Some of these feast are very small, attended only by the local villagers. Others like the Feast of St Francis Xavier attract thousands of visitors from all over the world. And like some of the Hindu festivals which are attended by Christians, the Christians festivals too attract Hindu devotees in large numbers.

Undoubtedly, the biggest of all Christian Festivals is the Feast of St Francis Xavier or Goinchea Saibache Fest as it is known locally. St Francis Xavier is known locally as Goincho Saib or the Lord of Goa.

Celebrated in the first week of December, the feast takes place at Old Goa. Thousands of vendors set up their stalls all long the route through Old Goa and on the day of the feast, millions of visitors from all across the world make their way to Old Goa to participate in the morning mass.

There are many other feasts in Goa which have become famous around the world for their uniqueness. These include the Three Kings Feast and The Procession of Saints.




With the majority of the population being Hindu, scores of festivals are celebrated in Goa all around the year. Despite the long period of Portuguese colonisation, the Hindu festivals have retained their unique Goan character and are celebrated with deep fervour all around the state. All these festivals do not occur on fixed dates of the calendar year, since they are actually based on the Hindu calendar.

In Hindu mythology, Goa is called the land of the Gods and with good reason. There are hundreds of Gods and Goddesses with differing names, tastes, rituals and traditions worshipped around Goa. Most of these have remained unchanged over the centuries while others have adapted to the changing times and circumstances.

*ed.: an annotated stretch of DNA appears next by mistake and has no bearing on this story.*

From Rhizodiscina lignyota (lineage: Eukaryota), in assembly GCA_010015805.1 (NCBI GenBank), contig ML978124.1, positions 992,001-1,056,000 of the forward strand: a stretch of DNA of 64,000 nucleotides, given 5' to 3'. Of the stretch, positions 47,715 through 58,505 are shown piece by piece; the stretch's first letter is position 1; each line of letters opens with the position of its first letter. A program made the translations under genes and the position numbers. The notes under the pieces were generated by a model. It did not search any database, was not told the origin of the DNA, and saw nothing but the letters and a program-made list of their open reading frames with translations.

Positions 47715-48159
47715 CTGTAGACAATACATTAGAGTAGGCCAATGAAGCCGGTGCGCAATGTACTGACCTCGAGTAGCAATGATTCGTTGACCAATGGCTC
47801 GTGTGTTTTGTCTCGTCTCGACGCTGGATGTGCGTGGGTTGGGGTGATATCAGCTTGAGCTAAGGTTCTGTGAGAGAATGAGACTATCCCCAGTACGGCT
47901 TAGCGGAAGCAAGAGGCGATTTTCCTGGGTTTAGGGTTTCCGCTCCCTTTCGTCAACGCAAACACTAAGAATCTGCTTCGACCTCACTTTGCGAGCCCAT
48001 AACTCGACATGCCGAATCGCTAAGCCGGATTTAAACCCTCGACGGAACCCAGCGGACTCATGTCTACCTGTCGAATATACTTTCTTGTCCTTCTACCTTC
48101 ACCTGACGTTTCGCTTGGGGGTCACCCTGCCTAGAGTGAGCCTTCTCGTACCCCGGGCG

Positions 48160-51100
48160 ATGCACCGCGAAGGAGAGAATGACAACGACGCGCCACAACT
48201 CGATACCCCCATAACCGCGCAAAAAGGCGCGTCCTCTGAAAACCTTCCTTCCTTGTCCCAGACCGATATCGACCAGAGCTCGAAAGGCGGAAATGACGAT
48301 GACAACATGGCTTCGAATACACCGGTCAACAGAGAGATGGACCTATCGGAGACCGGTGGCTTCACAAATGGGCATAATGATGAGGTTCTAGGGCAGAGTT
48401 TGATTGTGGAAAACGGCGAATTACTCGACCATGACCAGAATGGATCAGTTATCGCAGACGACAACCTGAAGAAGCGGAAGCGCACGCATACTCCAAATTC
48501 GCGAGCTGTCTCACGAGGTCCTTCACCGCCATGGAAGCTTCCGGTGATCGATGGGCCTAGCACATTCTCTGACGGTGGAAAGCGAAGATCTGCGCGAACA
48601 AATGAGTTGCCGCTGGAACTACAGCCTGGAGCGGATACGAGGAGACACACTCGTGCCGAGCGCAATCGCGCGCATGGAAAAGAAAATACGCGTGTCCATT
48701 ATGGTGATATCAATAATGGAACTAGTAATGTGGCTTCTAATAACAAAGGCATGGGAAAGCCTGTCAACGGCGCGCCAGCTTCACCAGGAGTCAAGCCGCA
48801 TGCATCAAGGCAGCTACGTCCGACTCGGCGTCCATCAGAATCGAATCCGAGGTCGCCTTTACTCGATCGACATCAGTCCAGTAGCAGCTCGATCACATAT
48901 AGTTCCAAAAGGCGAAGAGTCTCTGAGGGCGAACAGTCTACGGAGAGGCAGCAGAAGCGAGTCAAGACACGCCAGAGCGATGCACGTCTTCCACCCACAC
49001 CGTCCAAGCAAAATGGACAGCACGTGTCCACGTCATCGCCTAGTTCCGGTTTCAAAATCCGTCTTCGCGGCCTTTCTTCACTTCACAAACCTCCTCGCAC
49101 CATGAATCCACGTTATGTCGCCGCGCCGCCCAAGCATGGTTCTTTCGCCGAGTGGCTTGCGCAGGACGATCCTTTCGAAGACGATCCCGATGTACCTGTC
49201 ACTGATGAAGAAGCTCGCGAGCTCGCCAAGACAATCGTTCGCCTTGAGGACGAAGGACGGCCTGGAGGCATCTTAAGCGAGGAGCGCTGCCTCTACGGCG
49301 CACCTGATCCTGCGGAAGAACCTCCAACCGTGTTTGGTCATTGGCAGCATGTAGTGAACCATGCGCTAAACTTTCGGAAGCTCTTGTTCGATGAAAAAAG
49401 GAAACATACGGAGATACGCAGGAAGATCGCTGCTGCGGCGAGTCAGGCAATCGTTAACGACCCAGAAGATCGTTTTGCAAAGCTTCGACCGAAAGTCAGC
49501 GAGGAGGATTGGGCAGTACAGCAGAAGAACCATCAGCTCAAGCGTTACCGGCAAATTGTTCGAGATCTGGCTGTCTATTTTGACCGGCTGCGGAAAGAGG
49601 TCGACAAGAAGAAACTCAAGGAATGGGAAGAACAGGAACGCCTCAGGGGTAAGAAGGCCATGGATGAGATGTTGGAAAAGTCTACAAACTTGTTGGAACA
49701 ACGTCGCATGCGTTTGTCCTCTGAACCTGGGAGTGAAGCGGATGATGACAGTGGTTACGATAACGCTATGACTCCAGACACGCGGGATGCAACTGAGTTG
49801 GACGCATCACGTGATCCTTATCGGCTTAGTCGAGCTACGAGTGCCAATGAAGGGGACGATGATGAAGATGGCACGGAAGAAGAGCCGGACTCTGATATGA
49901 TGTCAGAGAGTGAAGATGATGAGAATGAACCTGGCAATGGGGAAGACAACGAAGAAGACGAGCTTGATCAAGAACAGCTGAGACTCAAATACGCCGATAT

Quite a lot of the Goan festivals are actually Jatras (Feast) of the local or family deity celebrated at the Devasthan (temple) of the God or Goddess. It is a festive and colorful occasion in the temple complex with thousands of devotees taking part in the celebrations and the palakhi (palanquin) procession.

This worship and participation in the festival of the deity forms an integral part of the Goan Hindu culture. Interestingly a number of these Jatras, are attended in large numbers by members of the Christian community to seek the blessing of the deity. This unique example of communal harmony is best seen at the Fatorpa temple of Goddess Shantadurga.

Other festivals like Dussehra, Diwali and Holi are the same as those celebrated around India but with the characteristic Goan flavour. The Goan Hindu community mainly celebrates Ganesh Chathurti, Gudi Padwa, Diwali, Dassra (Dussehra), Holi, Rakshabandhan, Ramnavmi and Krishnajanmashtami.

Chovoth (Ganesh Chaturthi), undoubtedly, is the ‘numero uno’ festival of Goa. Celebrated around August or September, it sees the return of most Goans to their native place of birth or their ancestral houses to join the entire family for the occasion. Most towns and cities in Goa wear a deserted look as Goans return to their native places in the hinterland.

Diwali, the festival of lights is celebrated all over India. Its roots go back to the time when Lord Ram killed the demon king Ravan. Ram was welcomed in his hometown Ayodhya by a celebration of crackers and lights. In northern India, the festival ends when an effigy of Ravan is burnt with an arrow of Ram.